Newer Bone Drug Better for Advanced Breast Cancer Patients: Study
TUESDAY, Aug. 14 (HealthDay News) -- The relatively new drug denosumab (Xgeva) reduces bone complications of advanced breast cancer more effectively than another osteoporosis drug, zoledronic acid (Zometa), according to new research.
Zoledronic acid belongs to a class of drugs known as bisphosphonates, which help delay bone complications such as fractures, spinal cord compression and bone pain. But zoledronic acid has been linked with kidney toxicity and other reactions. Denosumab, a newer drug called a monoclonal antibody, is superior to zoledronic acid in reducing skeletal problems and better tolerated, the study found.
"It's more effective at preventing bone destruction caused by breast cancer that has spread to the bone," said Dr. Alison Stopeck, associate professor of medicine at the University of Arizona, Tucson, and an investigator on the study, which was published Aug. 14 in the journal Clinical Cancer Research.
When cancer cells from the breast move to the bone, they stimulate osteoclasts, cells that break down bone tissue. In the face of severe bone pain, doctors resort to radiation therapy. "The most common reason for radiation therapy [in these patients] is bone pain," Stopeck said. The radiation kills the tumor cells, and the osteoclasts aren't stimulated, she explained.
Following up on previous research, the researchers assessed bone complications, health-related quality of life and length of time to radiation therapy in more than 2,000 women with breast cancer that had metastasized, or spread, to the bone.
The investigators assigned half of the women to denosumab, which is given by injection, and the others to zoledronic acid, given intravenously. Both drugs were given once a month for 20 months.
Denosumab was a bit better on all counts, they found.
Thirty-one percent of denosumab patients had a skeletal complication compared to 36 percent of the zoledronic acid patients.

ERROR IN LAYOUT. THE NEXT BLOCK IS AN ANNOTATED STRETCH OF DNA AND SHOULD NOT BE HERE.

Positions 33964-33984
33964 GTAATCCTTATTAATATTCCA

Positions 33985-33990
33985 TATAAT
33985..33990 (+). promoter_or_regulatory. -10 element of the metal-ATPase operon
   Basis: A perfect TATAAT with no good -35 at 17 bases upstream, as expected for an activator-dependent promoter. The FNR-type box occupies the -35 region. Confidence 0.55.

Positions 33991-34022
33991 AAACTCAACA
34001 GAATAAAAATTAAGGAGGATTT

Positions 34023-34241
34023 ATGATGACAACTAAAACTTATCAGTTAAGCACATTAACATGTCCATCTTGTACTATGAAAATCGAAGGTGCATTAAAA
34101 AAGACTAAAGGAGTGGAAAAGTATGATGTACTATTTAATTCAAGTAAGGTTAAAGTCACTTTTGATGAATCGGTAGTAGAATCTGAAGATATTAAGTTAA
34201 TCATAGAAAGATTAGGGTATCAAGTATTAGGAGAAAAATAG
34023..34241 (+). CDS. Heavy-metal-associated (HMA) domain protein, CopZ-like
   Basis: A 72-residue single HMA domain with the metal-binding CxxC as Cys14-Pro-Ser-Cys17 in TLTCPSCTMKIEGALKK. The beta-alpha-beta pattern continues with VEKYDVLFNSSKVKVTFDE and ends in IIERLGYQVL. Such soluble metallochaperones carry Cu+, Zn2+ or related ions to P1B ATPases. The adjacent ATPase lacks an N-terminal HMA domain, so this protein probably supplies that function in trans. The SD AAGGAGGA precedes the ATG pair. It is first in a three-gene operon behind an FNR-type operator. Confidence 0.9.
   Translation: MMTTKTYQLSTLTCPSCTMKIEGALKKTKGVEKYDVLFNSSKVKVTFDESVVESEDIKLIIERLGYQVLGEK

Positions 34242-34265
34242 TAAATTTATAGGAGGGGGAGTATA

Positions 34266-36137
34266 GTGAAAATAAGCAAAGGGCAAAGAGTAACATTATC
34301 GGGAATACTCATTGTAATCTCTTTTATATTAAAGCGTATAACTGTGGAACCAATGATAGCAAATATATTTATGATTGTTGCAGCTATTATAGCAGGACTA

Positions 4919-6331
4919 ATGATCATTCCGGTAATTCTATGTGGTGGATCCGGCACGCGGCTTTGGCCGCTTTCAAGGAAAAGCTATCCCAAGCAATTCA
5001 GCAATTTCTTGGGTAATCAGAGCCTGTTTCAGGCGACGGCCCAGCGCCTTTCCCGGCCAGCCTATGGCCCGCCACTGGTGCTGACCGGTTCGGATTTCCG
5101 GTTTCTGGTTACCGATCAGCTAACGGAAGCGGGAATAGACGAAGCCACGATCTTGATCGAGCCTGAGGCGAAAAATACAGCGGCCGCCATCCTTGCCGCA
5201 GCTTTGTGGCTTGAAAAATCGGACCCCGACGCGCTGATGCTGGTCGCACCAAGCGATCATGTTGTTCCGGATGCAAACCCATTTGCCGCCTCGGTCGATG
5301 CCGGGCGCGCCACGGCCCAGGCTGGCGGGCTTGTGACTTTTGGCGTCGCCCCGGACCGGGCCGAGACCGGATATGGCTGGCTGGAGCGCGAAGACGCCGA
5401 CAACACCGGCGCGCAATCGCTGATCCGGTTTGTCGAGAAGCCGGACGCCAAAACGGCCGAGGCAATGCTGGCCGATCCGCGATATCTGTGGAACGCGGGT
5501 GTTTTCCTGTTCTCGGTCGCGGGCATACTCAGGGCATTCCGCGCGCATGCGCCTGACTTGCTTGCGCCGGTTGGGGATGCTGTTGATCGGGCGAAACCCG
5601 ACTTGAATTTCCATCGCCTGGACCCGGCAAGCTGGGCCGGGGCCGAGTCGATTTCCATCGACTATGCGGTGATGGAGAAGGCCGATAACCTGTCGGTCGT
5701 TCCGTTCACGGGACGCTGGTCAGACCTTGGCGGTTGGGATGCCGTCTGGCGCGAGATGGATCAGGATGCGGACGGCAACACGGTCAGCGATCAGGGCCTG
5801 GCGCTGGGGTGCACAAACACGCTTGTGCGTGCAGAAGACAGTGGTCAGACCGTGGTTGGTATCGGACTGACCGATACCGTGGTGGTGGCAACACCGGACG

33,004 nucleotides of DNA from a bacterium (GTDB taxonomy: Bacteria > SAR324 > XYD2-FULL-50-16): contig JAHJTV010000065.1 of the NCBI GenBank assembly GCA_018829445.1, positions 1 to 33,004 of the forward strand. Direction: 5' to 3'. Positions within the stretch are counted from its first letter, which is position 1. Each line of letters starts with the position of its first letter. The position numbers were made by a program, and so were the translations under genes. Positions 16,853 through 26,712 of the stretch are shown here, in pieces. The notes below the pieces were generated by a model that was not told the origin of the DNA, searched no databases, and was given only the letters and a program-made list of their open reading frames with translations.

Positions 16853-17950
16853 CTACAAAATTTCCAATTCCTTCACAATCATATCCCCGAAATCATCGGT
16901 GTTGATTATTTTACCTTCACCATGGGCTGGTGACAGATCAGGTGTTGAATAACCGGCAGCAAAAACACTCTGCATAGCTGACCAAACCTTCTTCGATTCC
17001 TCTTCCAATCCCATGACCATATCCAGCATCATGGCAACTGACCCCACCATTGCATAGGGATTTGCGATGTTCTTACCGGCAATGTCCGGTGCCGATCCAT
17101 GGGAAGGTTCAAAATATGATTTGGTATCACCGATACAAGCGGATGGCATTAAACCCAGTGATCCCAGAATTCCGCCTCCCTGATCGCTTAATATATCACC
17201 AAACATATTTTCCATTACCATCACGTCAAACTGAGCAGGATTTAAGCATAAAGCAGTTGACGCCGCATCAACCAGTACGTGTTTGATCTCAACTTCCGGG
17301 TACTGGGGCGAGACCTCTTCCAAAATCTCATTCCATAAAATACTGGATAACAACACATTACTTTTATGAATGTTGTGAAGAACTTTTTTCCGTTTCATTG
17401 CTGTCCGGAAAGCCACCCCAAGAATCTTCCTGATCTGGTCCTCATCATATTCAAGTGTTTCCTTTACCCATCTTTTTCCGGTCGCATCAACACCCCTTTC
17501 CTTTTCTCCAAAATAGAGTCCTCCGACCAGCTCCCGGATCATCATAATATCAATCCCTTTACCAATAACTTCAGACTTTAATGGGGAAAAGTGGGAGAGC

Denosumab also delayed the time to bone radiation by 26 percent compared to zoledronic acid.
And when asked about their quality of life, 10 percent more of those on denosumab had a "meaningful" improvement in quality of life compared to those on zoledronic acid.
The U.S. Food and Drug Administration approved Xgeva, made by California-based Amgen, for preventing bone complications caused by cancer in late 2010. Amgen funded the study. Stopeck, who is also director of the clinical breast cancer program at the University of Arizona's cancer center, has been a consultant and advisor for both Amgen and Novartis, which makes Zometa.
While the researchers say the study provides additional evidence that denosumab outperforms zoledronic acid in this group of patients, Dr. Joanne Mortimer, director of the women's cancer program at the City of Hope Comprehensive Cancer Center in Duarte, Calif., said it is too soon to say one will replace the other.
The downside of zoledronic acid is that patients' kidney function must be monitored and perhaps adjusted before each dose. That's not needed with denosumab.
However, zoledronic acid may have an anti-tumor effect, and it remains in the body longer than denosumab, she said. "And we don't have long-term results from denosumab," Mortimer added.
Cost is another consideration. While denosumab is about $1,650 an injection (plus fees for administering), zoledronic acid costs about $900 to $1,000. Also, zoledronic acid is due to come off patent soon, and should become less expensive.
Mortimer said more research is needed to evaluate which patients benefit from denosumab and zoledronic acid. Currently, "the available guidelines [from the American Society of Clinical Oncology] say to use one or the other," she said.
To learn more about cancer's spread, visit the U.S. National Cancer Institute.
SOURCES: Alison Stopeck, M.D., associate professor of medicine, and director, clinical breast cancer program, Arizona Cancer Center, University of Arizona, Tucson; Joanne Mortimer, M.D., director, Women's Cancer Program, City of Hope Comprehensive Cancer Center, Duarte, Calif.; Aug. 14, 2012, Clinical Cancer Research